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  • The third estate refused to obey, and by the mouth of Bailly and Mirabeau asserted the legitimacy of the Revolution.
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  • Of all the orators who declaimed from the tribune, Mirabeau alone realized the perils of the situation and possessed the power of mind and will to have mastered them.
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  • For a time Mirabeau influenced the counsels of the court through the comte de Montmorin; but the king neither trusted him nor could be brought to see his point of view, and Marie Antoinette, though she resigned herself to negotiating with him, was very far from sympathizing with his ideals.
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  • Louis XVI.s veto and the dismissal of the Girondin ministrythanks to an intrigue of Dumouriez, analogous to that of Mirabeau and as ineffectualdismayed the Feuillants and maddened the Girondins; the latter, to avert popular fury, turned it upon the king.
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  • They waged war against him as relentlessly as did the Constitutionalists against Mirabeau, whom he resembled in his extreme ugliness and his volcanic eloquence.
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  • Whilst the insurrection in La Vende was spreading, and Dumouriez falling back upon Neerwinden, sentence of death was laid upon migrs and refractory priests; the treachery of Dumouriez, disappointed in his Belgian projects, gave grounds First corn- for all kinds of suspicion, as that of Mirabeau had mittee ot formerly done, and led the Gironde to propose the public new government which they had refused to Danton.
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  • An ardent patriot and republican, her relations with Danton resembled those of Marie Antoinette with Mirabeau, in each case a woman spoilt by flattery, enraged at indifference.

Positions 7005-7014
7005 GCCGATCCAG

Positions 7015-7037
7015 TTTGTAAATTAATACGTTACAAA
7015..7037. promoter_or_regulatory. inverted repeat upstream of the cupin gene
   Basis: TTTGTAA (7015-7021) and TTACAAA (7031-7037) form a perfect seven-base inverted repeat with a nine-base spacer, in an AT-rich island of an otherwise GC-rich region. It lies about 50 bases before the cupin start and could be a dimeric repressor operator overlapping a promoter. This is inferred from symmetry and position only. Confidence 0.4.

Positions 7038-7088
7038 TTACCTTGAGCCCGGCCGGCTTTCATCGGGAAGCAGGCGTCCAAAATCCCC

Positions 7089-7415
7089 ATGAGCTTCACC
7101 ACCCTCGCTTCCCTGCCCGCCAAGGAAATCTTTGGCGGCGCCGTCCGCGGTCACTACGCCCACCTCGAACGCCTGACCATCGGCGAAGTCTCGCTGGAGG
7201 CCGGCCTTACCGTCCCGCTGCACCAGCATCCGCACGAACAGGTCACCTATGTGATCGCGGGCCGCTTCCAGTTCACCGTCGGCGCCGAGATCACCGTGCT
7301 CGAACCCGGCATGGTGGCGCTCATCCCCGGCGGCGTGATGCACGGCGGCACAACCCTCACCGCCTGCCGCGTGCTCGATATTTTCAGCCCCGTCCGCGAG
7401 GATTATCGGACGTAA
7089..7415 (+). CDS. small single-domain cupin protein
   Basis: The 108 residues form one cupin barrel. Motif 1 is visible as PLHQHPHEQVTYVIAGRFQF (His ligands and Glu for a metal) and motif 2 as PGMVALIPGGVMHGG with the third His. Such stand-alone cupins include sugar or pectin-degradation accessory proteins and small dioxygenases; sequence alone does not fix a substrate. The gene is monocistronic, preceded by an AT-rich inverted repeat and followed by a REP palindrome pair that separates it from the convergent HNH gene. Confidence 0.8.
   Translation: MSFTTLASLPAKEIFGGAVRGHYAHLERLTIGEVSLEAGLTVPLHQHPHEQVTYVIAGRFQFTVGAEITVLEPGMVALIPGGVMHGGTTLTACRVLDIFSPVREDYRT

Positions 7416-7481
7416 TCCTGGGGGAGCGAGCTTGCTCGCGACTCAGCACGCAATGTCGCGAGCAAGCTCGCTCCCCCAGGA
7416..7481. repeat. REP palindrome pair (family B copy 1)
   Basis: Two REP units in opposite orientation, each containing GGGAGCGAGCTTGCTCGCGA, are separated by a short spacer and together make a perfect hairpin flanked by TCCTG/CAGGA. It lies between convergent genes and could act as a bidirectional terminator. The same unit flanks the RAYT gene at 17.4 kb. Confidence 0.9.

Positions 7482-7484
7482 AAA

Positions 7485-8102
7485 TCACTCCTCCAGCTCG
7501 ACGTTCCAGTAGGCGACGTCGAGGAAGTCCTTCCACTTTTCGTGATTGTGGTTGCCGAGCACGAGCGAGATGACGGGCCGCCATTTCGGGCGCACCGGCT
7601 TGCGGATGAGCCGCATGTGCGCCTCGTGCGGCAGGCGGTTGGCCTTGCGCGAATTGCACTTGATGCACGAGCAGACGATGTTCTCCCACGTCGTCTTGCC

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  • At the head of the former type Robespierre, without special knowledge or exceptional talent, devoured by jealous ambition and gifted with cold grave eloquence, enjoyed a great moral ascendancy, due to his incorruptible purity of life and the invariably correct behaviour that had been wanting in Mirabeau, and by the persevering will which Danton had lacked.
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  • Believing that he could save France alone, he refused to act with Mirabeau or La Fayette.
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  • His drunkenness produced a corpulency which brought him the nickname Mirabeau Tonneau ("Barrel Mirabeau"); but he was not lacking in some of that insight which marked his brother.
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  • See Joseph Sarrazin, Mirabeau Tonneau, ein Condottiere aus der Revolutionszeit (Leipzig, 1893); and La Revolution francaise, vols.
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  • The family of Riquet, or Riqueti, originally of the little town of Digne, won wealth as merchants at Marseilles, and in 1570 Jean Riqueti bought the château and seigniory of Mirabeau, which had belonged to the great Provencal family of Barras.
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  • It shows, though in rather a diffuse and declamatory form, that application of wide historical knowledge, keen philosophical perception, and genuine eloquence to a practical purpose which was the great characteristic of Mirabeau, both as a political thinker and as a statesman.